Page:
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63

Generally favorable reviews - based on 15 Critics What's this?

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7.0

Generally favorable reviews- based on 23 Ratings

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  • Starring: , , ,
  • Summary: The Hunter is the story of Martin, a skilled and ruthless mercenary sent into the Tasmanian wilderness on a hunt for a tiger believed to be extinct. Hired by an anonymous company that wants the tiger's genetic material, Martin arrives in Tasmania posing as a scientist. He proceeds to set up base camp at a broken-down farmhouse, where he stays with a family whose father has gone missing. Usually a loner, Martin becomes increasingly close to the family; however, as his attachment to the family grows, Martin is led down a path of unforeseen dangers, complicating his deadly mission. [Magnolia Pictures] Expand
Score distribution:
  1. Positive: 10 out of 15
  2. Negative: 0 out of 15
  1. Reviewed by: Stephen Holden
    Apr 5, 2012
    90
    The Hunter never declares who is good or bad or right or wrong. And the implications of Martin's decision when the moment of truth finally arrives are left for the viewer to unravel.
  2. Reviewed by: Joe Williams
    Apr 27, 2012
    88
    To keep serious cinema from going extinct, this could be sold as "The Hunger Games" cross-bred with "The Lorax," but it's better and more mature than either of those hit movies.
  3. Reviewed by: Kyle Smith
    Apr 6, 2012
    75
    Dafoe proves to have the right blend of ruggedness and sensitivity for this conflicted hero. The actor's habit of maintaining a lavishly styled coiffure in all situations, even when his character is meant to be sleeping in the rain for days on end, is becoming distracting, though.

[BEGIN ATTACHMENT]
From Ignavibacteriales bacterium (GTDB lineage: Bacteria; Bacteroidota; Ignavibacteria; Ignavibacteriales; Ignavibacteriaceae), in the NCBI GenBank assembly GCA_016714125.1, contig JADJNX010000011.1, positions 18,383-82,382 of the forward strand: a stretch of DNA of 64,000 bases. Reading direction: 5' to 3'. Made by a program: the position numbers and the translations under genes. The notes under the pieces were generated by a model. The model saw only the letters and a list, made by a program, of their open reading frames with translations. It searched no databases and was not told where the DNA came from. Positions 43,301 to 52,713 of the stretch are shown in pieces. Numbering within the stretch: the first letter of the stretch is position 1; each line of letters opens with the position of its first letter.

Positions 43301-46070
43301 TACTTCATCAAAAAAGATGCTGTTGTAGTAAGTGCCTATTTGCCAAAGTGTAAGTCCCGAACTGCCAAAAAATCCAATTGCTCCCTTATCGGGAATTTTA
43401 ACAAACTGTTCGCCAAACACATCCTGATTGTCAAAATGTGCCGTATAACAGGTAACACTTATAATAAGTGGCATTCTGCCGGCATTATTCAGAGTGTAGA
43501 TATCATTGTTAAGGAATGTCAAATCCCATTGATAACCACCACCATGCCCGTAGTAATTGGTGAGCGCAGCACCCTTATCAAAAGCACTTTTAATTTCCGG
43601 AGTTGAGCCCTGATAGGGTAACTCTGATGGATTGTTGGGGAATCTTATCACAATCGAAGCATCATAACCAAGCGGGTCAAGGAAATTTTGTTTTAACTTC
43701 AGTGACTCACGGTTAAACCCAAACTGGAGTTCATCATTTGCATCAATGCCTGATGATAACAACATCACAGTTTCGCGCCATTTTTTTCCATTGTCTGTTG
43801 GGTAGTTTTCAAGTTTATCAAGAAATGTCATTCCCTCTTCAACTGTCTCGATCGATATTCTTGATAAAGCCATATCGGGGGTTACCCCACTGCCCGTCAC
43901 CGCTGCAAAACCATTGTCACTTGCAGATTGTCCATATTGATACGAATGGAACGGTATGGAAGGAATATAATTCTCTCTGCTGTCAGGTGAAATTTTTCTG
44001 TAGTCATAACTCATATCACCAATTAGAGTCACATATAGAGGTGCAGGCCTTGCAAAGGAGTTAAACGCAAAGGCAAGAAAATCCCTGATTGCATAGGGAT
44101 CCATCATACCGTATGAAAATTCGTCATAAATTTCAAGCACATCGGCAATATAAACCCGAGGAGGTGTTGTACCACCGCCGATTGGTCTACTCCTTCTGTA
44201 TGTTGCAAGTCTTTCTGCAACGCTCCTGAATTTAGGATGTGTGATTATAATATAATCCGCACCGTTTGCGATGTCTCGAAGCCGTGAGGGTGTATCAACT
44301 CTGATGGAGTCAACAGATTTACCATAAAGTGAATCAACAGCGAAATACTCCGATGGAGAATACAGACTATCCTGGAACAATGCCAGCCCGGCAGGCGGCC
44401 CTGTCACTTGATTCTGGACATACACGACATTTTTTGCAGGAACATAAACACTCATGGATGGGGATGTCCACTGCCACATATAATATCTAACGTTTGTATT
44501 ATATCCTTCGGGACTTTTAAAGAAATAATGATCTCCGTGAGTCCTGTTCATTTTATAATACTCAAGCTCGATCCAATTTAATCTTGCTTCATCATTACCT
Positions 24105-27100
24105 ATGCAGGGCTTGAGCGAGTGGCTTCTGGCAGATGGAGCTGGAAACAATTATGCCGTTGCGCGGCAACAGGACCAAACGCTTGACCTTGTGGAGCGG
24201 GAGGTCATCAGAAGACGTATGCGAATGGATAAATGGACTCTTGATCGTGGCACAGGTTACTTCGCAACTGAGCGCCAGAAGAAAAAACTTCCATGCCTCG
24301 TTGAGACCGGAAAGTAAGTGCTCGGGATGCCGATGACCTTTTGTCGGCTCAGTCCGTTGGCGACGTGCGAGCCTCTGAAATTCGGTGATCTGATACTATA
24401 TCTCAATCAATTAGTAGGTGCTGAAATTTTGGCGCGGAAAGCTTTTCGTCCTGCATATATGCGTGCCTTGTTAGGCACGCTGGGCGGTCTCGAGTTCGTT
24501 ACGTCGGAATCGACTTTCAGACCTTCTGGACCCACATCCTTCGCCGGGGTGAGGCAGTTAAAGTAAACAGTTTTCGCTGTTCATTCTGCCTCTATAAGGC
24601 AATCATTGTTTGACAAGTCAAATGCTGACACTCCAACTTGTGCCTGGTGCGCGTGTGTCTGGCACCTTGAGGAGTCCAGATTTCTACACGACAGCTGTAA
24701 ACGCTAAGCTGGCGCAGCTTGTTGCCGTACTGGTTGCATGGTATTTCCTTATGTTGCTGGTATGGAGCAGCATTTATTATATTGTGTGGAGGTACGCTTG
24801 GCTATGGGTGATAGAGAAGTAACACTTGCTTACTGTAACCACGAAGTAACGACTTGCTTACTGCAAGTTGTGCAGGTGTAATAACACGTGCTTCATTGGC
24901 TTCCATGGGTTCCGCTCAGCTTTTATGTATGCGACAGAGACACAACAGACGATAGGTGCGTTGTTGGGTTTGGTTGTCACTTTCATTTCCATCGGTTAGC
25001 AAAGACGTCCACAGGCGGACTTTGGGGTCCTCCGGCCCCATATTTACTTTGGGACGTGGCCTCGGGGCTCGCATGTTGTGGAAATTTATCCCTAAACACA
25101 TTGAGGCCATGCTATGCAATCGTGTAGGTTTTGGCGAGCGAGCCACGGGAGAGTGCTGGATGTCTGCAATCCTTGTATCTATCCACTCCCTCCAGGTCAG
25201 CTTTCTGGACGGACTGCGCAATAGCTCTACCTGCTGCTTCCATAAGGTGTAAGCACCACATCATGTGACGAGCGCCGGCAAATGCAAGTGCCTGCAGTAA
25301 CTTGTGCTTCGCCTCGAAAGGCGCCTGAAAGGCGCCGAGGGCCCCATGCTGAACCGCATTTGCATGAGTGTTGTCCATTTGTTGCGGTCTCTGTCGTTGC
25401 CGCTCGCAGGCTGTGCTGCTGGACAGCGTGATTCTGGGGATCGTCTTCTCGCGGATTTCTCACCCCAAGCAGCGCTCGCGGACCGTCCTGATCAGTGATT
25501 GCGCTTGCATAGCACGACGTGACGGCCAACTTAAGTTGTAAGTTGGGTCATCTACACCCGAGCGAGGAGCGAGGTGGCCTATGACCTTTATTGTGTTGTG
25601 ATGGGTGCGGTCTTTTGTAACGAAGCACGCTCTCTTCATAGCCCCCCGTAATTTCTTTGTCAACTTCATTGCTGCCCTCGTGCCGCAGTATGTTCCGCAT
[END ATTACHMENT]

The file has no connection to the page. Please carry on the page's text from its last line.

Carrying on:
4. Reviewed by: Michael O'Sullivan
    Apr 12, 2012
    63
    At the core of the movie is the message that the real lonely hunter is the heart.
  5. Reviewed by: James Berardinelli
    Apr 14, 2012
    63
    The Hunter works best as a travelogue and a thought-piece about the ugly, shadowy side of resurrecting dead species.
  6. Reviewed by: Adam Nayman
    Apr 12, 2012
    63
    By the time The Hunter jettisons its narrative ballast altogether and embraces its elemental appeal, it's too late. The near-mythic grandeur of its final scenes is less a welcome payoff then a suggestion of the truly striking film that might have been; it's ironic that a movie about a man who sets traps for a living would itself end up ensnared by formula.
  7. Reviewed by: Joe Neumaier
    Apr 5, 2012
    40
    The idea of Willem Dafoe, one of our most watchable actors, playing a man stalking a thought-to-be-extinct animal in the wild is gripping in theory. In execution, however, The Hunter loses its way.

See all 15 Critic Reviews

Score distribution:
  1. Positive: 4 out of 5
  2. Negative: 0 out of 5
  1. Feb 17, 2013
    9
    It's rare to to watch a film that reaches into the soul of the viewer to nip and prod at the insecurities and emotional journeys that have been taken, but The Hunter, through a metaphorical sight, does exactly that.
    Willem Dafoe delivers an unforgettably incredible and gripping performance under his cover alias of Martin David, a sort of undercover mercenary who has been hired and sent to the one of the last remaining great wilderness, Tasmania, by a mysterious company looking for the last remaining Tasmanian tiger, believed to be extinct.
    As we kick off with Martin receiving a frosty reception from the town folk, he is met with the hospitality of a mother and her two children, who have been reeling after the disappearance of their father.
    Martin sets off into the sprawling forestry, and this is truly where the film finds its feet, this is a test of survival, and a personal battle of wits and questions of life choices as Martin is increasingly the victim of mysterious anomalies within the secluded land
    He grows increasingly close to the family he is staying with, as they are dealing with their missing husband/father, and hardship from the people in the town due to their lifestyle.
    The cinematography of The Hunter is on a scale that could match any epic blockbuster, its beautiful panning shots with a widescreen view of the Tasmanian wilderness, along with the quieter and isolated moments involving Dafoe and his gun are some of the best scenes of the film, and thus solidifying Dafoe's performance as flawless even more.